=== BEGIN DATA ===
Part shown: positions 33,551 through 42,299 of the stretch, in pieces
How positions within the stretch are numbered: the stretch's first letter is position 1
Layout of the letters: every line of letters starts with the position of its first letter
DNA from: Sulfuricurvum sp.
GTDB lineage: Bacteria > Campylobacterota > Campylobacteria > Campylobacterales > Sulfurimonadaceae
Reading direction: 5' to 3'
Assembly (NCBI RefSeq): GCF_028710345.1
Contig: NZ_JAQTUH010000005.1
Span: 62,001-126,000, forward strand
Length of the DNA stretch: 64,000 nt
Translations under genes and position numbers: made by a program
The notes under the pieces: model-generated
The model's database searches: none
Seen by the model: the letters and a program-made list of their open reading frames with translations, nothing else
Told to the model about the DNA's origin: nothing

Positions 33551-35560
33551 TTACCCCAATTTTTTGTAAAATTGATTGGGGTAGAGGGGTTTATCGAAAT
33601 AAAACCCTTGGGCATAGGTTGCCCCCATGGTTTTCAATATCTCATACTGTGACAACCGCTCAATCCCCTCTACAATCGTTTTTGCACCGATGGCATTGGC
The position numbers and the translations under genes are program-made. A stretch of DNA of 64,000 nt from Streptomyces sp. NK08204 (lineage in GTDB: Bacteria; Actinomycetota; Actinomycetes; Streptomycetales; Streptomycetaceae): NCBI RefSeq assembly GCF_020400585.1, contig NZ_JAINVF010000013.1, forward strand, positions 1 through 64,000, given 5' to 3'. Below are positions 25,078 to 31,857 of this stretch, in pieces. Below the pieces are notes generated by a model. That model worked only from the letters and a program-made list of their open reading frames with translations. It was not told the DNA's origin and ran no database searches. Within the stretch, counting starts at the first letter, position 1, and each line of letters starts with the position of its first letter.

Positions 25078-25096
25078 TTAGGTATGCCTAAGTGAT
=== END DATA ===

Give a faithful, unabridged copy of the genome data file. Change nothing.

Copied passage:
Part shown: positions 33,551 through 42,299 of the stretch, in pieces
How positions within the stretch are numbered: the stretch's first letter is position 1
Layout of the letters: every line of letters starts with the position of its first letter
DNA from: Sulfuricurvum sp.
GTDB lineage: Bacteria > Campylobacterota > Campylobacteria > Campylobacterales > Sulfurimonadaceae
Reading direction: 5' to 3'
Assembly (NCBI RefSeq): GCF_028710345.1
Contig: NZ_JAQTUH010000005.1
Span: 62,001-126,000, forward strand
Length of the DNA stretch: 64,000 nt
Translations under genes and position numbers: made by a program
The notes under the pieces: model-generated
The model's database searches: none
Seen by the model: the letters and a program-made list of their open reading frames with translations, nothing else
Told to the model about the DNA's origin: nothing

Positions 33551-35560
33551 TTACCCCAATTTTTTGTAAAATTGATTGGGGTAGAGGGGTTTATCGAAAT
33601 AAAACCCTTGGGCATAGGTTGCCCCCATGGTTTTCAATATCTCATACTGTGACAACCGCTCAATCCCCTCTACAATCGTTTTTGCACCGATGGCATTGGC
The position numbers and the translations under genes are program-made. A stretch of DNA of 64,000 nt from Streptomyces sp. NK08204 (lineage in GTDB: Bacteria; Actinomycetota; Actinomycetes; Streptomycetales; Streptomycetaceae): NCBI RefSeq assembly GCF_020400585.1, contig NZ_JAINVF010000013.1, forward strand, positions 1 through 64,000, given 5' to 3'. Below are positions 25,078 to 31,857 of this stretch, in pieces. Below the pieces are notes generated by a model. That model worked only from the letters and a program-made list of their open reading frames with translations. It was not told the DNA's origin and ran no database searches. Within the stretch, counting starts at the first letter, position 1, and each line of letters starts with the position of its first letter.

Positions 25078-25096
25078 TTAGGTATGCCTAAGTGAT